Sun. Apr 14th, 2024

MPs have rejected the House of Lords’ changes to the Rwanda Bill, which aims to deport asylum seekers to the east African country.

They voted down all 10 amendments, including allowing courts to question Rwanda’s safety in a series of votes.

The draft legislation will now be sent back to the Lords with its original wording.

On Wednesday, peers will decide whether to try to amend it again before Parliament’s Easter break.

The proposed law aims to ensure the UK can deport asylum seekers to Rwanda by declaring it to be a safe place.

Downing Street has said it still believes there is time for deportation flights to Rwanda to start before June.

The Supreme Court previously ruled the Rwanda plan unlawful, on the grounds it could lead to human rights breaches.

Labour says each deportation will cost as much as sending six people to space.

Michael Tomlinson, Home Office minister, told the Commons on Monday that the Safety of Rwanda (Asylum and Immigration) Bill was “an essential element” of protecting the UK’s borders.

He said that the bill did not conflict with the government’s international obligations.

Mr Tomlinson also criticised “systematic legal challenges” that he said continued to “frustrate and delay” removals.

UK to pay at least £370m to Rwanda for asylum deal
Earlier this month, peers inflicted 10 defeats on the government in votes watering down its plans.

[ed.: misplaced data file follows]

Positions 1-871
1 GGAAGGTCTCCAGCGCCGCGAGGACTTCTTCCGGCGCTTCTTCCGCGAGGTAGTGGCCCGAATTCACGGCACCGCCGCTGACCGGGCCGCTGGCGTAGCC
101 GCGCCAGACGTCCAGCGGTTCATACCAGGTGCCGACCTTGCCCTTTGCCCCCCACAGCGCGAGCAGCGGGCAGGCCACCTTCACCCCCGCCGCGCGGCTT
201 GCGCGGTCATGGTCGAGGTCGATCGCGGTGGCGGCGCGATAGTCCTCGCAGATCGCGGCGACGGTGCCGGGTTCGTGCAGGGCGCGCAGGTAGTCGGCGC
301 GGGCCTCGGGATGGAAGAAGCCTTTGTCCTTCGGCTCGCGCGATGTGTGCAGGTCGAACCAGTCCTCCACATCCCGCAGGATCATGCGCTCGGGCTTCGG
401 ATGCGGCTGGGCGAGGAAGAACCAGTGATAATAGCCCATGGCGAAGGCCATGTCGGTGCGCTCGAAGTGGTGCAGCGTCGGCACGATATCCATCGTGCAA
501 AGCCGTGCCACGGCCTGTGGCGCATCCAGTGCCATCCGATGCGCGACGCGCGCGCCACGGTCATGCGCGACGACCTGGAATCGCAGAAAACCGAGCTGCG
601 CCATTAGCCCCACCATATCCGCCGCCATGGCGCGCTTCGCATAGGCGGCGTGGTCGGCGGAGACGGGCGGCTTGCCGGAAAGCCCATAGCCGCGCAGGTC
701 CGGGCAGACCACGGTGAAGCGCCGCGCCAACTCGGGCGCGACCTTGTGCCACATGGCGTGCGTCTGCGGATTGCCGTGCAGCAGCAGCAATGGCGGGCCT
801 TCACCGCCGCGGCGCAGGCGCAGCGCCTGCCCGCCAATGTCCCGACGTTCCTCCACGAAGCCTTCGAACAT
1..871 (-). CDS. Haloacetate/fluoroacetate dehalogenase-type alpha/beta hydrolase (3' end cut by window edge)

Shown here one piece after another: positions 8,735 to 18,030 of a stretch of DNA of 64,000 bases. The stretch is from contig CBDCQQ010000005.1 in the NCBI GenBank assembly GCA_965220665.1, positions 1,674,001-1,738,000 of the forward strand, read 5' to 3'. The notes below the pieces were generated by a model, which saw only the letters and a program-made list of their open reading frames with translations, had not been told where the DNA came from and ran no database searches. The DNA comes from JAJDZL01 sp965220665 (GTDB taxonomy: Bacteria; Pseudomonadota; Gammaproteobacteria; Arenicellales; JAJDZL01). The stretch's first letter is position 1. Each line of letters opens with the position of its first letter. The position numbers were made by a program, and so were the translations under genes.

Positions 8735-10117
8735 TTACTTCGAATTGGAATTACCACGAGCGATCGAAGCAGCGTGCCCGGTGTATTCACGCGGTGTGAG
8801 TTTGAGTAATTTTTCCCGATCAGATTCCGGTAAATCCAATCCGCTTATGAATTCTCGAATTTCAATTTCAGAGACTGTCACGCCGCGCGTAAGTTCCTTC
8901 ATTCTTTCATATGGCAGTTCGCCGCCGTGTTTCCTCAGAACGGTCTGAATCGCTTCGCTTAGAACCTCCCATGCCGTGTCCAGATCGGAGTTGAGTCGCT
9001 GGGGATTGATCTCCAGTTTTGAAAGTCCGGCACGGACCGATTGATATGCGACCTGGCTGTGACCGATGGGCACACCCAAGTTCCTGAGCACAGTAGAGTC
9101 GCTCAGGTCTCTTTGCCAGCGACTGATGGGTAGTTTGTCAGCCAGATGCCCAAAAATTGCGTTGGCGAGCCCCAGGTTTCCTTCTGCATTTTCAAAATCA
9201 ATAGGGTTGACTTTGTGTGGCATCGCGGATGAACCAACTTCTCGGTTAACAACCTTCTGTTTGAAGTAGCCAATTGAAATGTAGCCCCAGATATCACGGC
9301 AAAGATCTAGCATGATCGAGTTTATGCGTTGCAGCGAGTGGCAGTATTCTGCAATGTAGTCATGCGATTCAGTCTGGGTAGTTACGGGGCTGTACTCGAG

Labour’s Stephen Kinnock supported all the Lords amendments to the bill and said peers were fulfilling their “patriotic duty” by scrutinising the draft laws.

The shadow Home Office minister said the government must have “due regard” for the Supreme Court ruling and claimed Conservative MPs were pushing through “absurd legislation” that is “frankly turning our institutions into a laughing stock”.

Labour backbencher Neil Coyle asked whether Mr Tomlinson was aware of the National Audit Office findings showing that the scheme could cost taxpayers nearly £2m for each of the first 300 asylum seekers sent to Rwanda.

“Is the minister aware that Virgin Galactic can send six people into space for less than this government wants to spend sending one person to Rwanda?” he said.

“Is it not time to rethink this absurd policy and extortionate cost?”

A Virgin Galactic flight to the edge of space for six people was costed at £2.14m last summer.

Legal challenges meant the first Rwanda flight was cancelled shortly before take-off in June 2022
Tory backbencher Richard Graham replied that critics of the cost “entirely miss the point” that it would act as a “huge disincentive” to those wishing to enter the UK without genuine reason.

However Robert Buckland, a former justice secretary, was one of a few Conservative rebels to support some of the Lords’ amendments, saying he was concerned about “creating legal friction” over whether Rwanda was and continued to be a safe destination.

Sir Robert was also keen to stress his support for an amendment exempting those who had helped the UK’s armed forces, such as Afghan translators, from deportation to Rwanda.

He said: “I would expect the government to be very sensible and sensitive to the position of Afghan refugees and future refugees and not put them into this scheme, it does seem to me to lose nothing by adding this particular insertion.”

By Joy

Leave a Reply

Your email address will not be published. Required fields are marked *